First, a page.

The Luxury of Peace

Yesterday I wrote a post about my daughter listening to news reports about the plane shot down over Ukraine. This morning I woke up thinking about how lucky I am that my biggest concern about the conflicts happening in the world is how my children will react to the news about those conflicts.

I live in a country that is free from major conflict and is one of the most ethnically / religiously diverse in the world. I live in a city of approximately a million people where it makes the news when people get shot in the leg or someone heard shots fired in a part of the city. Our murder rate is low – nine homicides in 2013, up two from seven in 2012.

I don’t have any serious worries about getting shot or mugged. I don’t need to navigate my way to work to avoid getting caught in the crossfire of a battle. I don’t have to worry about my government shelling my community or dropping poison gas into the neighbourhood. Nobody stops me on the street to ask for my papers or for me to recite religious texts. It is highly unlikely that any of my daughters will ever be abducted, let alone all of the girls in their school.

There are no rocket launchers on the roof of our school or hospitals or my office building. No fighter jets or bombers flying overhead attempting to kill me or my family. The last jet that flew overhead was on Friday to mark the first home game of our new football team.

Quality education is accessible to all and I can get health care when I need it without going bankrupt in the process. I have a roof over my head and can access healthy food. Nobody tells me what kinds of clothes I or my family members need to wear to avoid being thrown in jail. I can speak my mind and criticize anyone in government or government policies without being picked up on the street by secret police.  I don’t live in abject poverty and those who are impoverished in Canada are usually able to access supports.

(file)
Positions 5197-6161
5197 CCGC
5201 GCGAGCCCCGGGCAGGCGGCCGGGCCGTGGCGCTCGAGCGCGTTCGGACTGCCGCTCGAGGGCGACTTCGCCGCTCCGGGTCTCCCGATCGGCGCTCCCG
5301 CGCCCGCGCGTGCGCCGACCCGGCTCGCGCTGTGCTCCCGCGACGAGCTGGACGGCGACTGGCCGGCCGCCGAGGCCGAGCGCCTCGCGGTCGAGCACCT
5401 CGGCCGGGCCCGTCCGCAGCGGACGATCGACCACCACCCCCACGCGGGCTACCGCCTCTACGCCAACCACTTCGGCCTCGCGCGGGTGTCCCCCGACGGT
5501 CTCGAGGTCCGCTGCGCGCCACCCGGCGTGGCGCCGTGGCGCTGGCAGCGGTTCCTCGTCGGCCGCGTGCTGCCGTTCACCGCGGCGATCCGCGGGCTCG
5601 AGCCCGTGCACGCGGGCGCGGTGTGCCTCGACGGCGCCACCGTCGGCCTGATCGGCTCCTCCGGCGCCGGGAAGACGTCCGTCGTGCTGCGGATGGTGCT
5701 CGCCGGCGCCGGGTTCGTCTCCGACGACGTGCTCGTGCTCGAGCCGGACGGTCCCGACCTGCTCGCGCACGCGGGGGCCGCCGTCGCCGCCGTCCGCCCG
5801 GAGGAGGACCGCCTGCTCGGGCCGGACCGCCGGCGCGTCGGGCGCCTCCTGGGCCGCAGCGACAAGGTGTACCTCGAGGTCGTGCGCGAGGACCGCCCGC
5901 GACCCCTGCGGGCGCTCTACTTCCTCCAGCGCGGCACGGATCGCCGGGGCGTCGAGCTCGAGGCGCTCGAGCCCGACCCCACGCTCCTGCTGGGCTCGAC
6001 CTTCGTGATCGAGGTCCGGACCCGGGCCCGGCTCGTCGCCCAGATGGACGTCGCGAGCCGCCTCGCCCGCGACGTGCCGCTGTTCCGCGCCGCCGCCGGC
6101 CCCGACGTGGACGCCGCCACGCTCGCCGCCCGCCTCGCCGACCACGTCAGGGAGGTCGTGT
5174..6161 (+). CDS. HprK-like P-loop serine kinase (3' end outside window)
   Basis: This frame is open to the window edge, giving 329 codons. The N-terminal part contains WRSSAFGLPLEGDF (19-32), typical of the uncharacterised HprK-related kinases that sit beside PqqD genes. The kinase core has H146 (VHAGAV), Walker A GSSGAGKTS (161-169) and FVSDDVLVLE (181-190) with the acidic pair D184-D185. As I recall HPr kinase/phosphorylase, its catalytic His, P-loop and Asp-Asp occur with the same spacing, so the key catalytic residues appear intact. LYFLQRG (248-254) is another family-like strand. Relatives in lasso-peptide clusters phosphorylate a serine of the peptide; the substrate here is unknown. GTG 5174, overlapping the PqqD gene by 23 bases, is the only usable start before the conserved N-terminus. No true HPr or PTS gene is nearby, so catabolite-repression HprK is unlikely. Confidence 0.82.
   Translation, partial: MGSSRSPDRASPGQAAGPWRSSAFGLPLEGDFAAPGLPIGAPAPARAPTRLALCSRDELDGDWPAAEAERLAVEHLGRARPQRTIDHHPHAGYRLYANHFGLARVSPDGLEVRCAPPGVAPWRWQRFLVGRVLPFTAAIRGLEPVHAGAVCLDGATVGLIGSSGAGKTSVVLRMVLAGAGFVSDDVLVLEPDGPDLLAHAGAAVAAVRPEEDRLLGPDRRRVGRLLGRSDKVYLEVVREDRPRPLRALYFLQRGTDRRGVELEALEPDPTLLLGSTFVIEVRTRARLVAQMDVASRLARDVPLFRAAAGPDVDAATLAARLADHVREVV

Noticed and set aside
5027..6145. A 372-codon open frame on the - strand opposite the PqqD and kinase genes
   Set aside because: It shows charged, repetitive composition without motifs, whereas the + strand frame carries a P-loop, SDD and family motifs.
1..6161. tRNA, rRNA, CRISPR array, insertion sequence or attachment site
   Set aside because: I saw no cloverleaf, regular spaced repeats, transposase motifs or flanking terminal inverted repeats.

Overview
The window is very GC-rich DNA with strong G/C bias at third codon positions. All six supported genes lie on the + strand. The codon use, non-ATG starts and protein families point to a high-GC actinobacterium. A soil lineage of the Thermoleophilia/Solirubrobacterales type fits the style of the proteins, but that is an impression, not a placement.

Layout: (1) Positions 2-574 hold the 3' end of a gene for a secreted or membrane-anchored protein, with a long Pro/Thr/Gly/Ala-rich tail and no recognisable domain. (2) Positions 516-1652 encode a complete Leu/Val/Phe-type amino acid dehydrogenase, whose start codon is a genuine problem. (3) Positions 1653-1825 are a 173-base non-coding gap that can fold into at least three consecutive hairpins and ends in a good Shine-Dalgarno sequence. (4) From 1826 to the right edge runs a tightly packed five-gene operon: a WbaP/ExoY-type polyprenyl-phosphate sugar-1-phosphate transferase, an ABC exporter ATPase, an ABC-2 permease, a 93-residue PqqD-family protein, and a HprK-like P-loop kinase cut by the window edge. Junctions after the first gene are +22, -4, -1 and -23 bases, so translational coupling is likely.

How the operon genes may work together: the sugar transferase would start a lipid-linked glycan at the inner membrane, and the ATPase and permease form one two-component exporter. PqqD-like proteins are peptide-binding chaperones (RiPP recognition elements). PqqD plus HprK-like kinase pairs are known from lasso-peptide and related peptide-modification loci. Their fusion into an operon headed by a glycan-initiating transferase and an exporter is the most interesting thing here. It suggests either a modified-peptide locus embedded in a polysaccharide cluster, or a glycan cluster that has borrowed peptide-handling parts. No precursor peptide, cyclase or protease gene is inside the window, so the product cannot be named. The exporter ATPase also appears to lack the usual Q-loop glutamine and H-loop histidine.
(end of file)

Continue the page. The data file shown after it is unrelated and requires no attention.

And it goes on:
The most likely outcome for me, my wife and my kids is that we will all live into our 70’s and beyond. Given the longevity of my grandparents reaching our 80’s ad 90’s is pretty realistic.

My country and city are not perfect. We have many things that can be improved. We can do a better job with education and health and social services and we absolutely must do a better job listening to, respecting and supporting the aboriginal peoples of Canada.

All things considered, we have it pretty good. So many people in the world struggle and suffer and risk untimely death just by trying to live their lives.

Yesterday I said I am lucky because I get to come home to hope for the future as represented by my daughters. I am also lucky because when I look at them I see only hope. There is no despair or fear for their future.

Sometimes the world and all that is happening in it makes me tired. I appreciate that I have the luxury of peace to worry about the small stuff.



About DadGoesRound
I am a Canadian father of three girls and blog about Fatherhood, Kids and Current Affairs at

One Response to The Luxury of Peace

  1. Jenny says:

    Agreed. Very lucky.

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